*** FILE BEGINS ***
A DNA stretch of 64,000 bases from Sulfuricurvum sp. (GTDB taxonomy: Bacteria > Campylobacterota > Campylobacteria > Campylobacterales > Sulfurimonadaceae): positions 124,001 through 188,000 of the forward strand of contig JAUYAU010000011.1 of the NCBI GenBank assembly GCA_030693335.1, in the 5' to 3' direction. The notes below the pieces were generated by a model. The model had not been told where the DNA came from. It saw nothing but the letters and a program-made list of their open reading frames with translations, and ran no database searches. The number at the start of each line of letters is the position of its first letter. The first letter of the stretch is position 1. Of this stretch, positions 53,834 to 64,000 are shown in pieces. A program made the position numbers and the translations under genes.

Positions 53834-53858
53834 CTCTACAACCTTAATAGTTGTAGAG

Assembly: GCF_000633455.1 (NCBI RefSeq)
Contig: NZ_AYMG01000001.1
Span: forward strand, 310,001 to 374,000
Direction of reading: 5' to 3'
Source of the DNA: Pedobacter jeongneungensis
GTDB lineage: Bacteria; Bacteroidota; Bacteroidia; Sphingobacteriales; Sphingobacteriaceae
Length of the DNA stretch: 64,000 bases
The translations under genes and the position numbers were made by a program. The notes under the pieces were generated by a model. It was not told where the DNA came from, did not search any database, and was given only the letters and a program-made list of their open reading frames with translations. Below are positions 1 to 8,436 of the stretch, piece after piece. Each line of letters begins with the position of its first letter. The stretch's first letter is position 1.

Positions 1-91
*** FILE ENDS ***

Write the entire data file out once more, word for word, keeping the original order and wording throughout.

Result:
A DNA stretch of 64,000 bases from Sulfuricurvum sp. (GTDB taxonomy: Bacteria > Campylobacterota > Campylobacteria > Campylobacterales > Sulfurimonadaceae): positions 124,001 through 188,000 of the forward strand of contig JAUYAU010000011.1 of the NCBI GenBank assembly GCA_030693335.1, in the 5' to 3' direction. The notes below the pieces were generated by a model. The model had not been told where the DNA came from. It saw nothing but the letters and a program-made list of their open reading frames with translations, and ran no database searches. The number at the start of each line of letters is the position of its first letter. The first letter of the stretch is position 1. Of this stretch, positions 53,834 to 64,000 are shown in pieces. A program made the position numbers and the translations under genes.

Positions 53834-53858
53834 CTCTACAACCTTAATAGTTGTAGAG

Assembly: GCF_000633455.1 (NCBI RefSeq)
Contig: NZ_AYMG01000001.1
Span: forward strand, 310,001 to 374,000
Direction of reading: 5' to 3'
Source of the DNA: Pedobacter jeongneungensis
GTDB lineage: Bacteria; Bacteroidota; Bacteroidia; Sphingobacteriales; Sphingobacteriaceae
Length of the DNA stretch: 64,000 bases
The translations under genes and the position numbers were made by a program. The notes under the pieces were generated by a model. It was not told where the DNA came from, did not search any database, and was given only the letters and a program-made list of their open reading frames with translations. Below are positions 1 to 8,436 of the stretch, piece after piece. Each line of letters begins with the position of its first letter. The stretch's first letter is position 1.

Positions 1-91